console.log(classifier.classify('did you buy a new drive?'));

resulting in the output:


Similarly the classifier can be trained on arrays rather than strings, bypassing tokenization and stemming. This allows the consumer to perform custom tokenization and stemming if any at all. This is especially useful if the corpus is not English.

classifier.addDocument(['unit', 'test'], 'software');
classifier.addDocument(['bug', 'program'], 'software');
classifier.addDocument(['drive', 'capacity'], 'hardware');
classifier.addDocument(['power', 'supply'], 'hardware');


It's possible to persist and recall the results of a training via thesavemethod:

var natural = require('natural'),
classifier = new natural.BayesClassifier();

classifier.addDocument(['unit', 'test'], 'software');
classifier.addDocument(['bug', 'program'], 'software');
classifier.addDocument(['drive', 'capacity'], 'hardware');
classifier.addDocument(['power', 'supply'], 'hardware');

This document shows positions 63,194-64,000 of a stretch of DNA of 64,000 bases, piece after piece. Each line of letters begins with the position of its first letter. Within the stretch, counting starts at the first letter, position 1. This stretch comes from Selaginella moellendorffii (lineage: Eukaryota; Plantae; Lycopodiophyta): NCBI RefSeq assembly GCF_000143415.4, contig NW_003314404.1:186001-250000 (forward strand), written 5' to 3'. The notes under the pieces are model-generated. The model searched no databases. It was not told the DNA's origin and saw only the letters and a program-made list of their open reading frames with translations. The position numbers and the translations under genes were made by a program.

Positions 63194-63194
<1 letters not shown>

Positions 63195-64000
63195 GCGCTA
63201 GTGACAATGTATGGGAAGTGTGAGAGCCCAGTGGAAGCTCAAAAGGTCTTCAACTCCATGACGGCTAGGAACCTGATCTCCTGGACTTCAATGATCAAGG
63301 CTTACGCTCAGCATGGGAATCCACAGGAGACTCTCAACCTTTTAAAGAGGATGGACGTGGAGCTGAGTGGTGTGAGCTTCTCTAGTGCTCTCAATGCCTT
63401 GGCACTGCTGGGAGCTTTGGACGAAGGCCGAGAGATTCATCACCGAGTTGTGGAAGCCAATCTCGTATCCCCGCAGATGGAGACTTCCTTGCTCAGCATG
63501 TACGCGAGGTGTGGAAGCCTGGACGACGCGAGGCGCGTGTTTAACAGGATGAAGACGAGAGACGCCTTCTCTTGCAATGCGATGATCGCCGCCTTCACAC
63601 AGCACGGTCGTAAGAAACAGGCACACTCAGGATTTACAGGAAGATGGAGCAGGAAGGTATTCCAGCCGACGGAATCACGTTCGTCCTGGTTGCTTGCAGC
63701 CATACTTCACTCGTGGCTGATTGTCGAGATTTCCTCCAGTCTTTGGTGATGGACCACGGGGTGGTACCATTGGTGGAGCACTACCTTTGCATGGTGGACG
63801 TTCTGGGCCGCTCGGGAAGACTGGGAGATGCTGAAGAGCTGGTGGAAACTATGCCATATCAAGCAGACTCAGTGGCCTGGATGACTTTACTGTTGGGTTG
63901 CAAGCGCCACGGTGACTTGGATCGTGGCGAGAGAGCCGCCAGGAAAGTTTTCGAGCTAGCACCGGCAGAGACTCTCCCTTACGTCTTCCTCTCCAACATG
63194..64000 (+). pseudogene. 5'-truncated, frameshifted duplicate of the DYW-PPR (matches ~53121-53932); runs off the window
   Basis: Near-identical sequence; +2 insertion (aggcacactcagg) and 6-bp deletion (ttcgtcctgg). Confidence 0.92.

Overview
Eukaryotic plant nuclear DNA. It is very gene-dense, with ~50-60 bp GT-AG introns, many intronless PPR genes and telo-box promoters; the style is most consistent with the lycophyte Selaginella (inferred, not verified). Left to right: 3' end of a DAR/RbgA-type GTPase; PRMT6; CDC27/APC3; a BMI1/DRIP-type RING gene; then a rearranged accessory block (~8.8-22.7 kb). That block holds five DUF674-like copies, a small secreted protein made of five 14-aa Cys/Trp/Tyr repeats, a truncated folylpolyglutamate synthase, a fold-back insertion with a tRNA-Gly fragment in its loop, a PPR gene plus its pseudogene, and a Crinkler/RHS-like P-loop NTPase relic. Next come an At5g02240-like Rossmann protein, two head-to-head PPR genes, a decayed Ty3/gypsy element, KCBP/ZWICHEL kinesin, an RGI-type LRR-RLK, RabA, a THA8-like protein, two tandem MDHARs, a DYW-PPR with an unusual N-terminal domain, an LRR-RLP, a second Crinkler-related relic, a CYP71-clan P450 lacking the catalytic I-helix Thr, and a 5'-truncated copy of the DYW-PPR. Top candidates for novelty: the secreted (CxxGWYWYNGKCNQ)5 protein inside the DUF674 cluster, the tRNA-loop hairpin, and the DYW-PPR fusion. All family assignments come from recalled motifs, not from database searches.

classifier.save('classifier.json', function(err, classifier) {
    // the classifier is saved to the classifier.json file!

The training could then be recalled later with theloadmethod:

var natural = require('natural'),
    classifier = new natural.BayesClassifier();

natural.BayesClassifier.load('classifier.json', null, function(err, classifier) {
    console.log(classifier.classify('did the tests pass?'));

Note that substitutingLogisticRegressionClassifierforBayesClassifiershould generally work as a drop-in replacement.


n-grams are essentially the destructuring of a sentence into overlapping, contiguous lists ofnsize and are useful for building probabilistic language models. In this case the n-grams are composed of words but outside of "natural" or even natural language processing they could be of other countable objects.